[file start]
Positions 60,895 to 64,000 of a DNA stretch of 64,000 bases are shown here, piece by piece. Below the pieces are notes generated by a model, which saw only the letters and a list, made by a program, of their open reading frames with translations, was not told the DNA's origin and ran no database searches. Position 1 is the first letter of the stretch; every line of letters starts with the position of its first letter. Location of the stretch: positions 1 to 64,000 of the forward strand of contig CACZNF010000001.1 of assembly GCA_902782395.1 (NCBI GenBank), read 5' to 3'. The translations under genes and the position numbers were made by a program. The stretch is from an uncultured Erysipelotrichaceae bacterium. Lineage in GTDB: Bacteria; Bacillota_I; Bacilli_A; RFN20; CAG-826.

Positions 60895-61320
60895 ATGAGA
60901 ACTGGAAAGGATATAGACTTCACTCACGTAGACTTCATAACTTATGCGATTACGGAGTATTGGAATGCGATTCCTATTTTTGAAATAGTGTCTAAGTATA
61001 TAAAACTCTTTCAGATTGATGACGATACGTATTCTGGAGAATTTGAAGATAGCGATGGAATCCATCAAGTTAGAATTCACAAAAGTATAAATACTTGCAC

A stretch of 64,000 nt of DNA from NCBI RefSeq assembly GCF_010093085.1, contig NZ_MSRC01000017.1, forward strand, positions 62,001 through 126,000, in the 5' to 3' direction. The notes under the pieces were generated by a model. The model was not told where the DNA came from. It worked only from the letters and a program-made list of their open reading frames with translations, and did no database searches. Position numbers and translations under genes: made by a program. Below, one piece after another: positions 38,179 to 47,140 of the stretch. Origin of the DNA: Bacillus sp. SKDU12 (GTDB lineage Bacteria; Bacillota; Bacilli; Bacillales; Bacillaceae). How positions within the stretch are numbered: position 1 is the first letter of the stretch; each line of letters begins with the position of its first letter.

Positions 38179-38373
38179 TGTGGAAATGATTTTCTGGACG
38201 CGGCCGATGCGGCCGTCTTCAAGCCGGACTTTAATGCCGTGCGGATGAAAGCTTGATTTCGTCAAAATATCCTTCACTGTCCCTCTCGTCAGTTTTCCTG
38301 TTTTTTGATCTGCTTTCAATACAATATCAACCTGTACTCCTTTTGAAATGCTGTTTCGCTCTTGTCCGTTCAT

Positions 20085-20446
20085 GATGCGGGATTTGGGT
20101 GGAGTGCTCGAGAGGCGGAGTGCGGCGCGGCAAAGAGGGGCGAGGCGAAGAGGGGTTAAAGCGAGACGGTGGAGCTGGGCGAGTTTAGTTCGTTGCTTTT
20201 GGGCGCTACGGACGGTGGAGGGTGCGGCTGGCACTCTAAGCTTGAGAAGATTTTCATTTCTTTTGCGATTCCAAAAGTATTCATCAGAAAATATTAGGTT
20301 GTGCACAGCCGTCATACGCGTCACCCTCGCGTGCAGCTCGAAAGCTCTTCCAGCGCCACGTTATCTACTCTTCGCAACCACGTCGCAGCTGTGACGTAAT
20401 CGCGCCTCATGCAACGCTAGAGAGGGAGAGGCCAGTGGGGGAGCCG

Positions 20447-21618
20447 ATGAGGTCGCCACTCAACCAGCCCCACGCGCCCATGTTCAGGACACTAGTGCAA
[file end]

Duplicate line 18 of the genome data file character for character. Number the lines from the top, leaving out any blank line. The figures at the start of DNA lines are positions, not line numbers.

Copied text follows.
20447 ATGAGGTCGCCACTCAACCAGCCCCACGCGCCCATGTTCAGGACACTAGTGCAA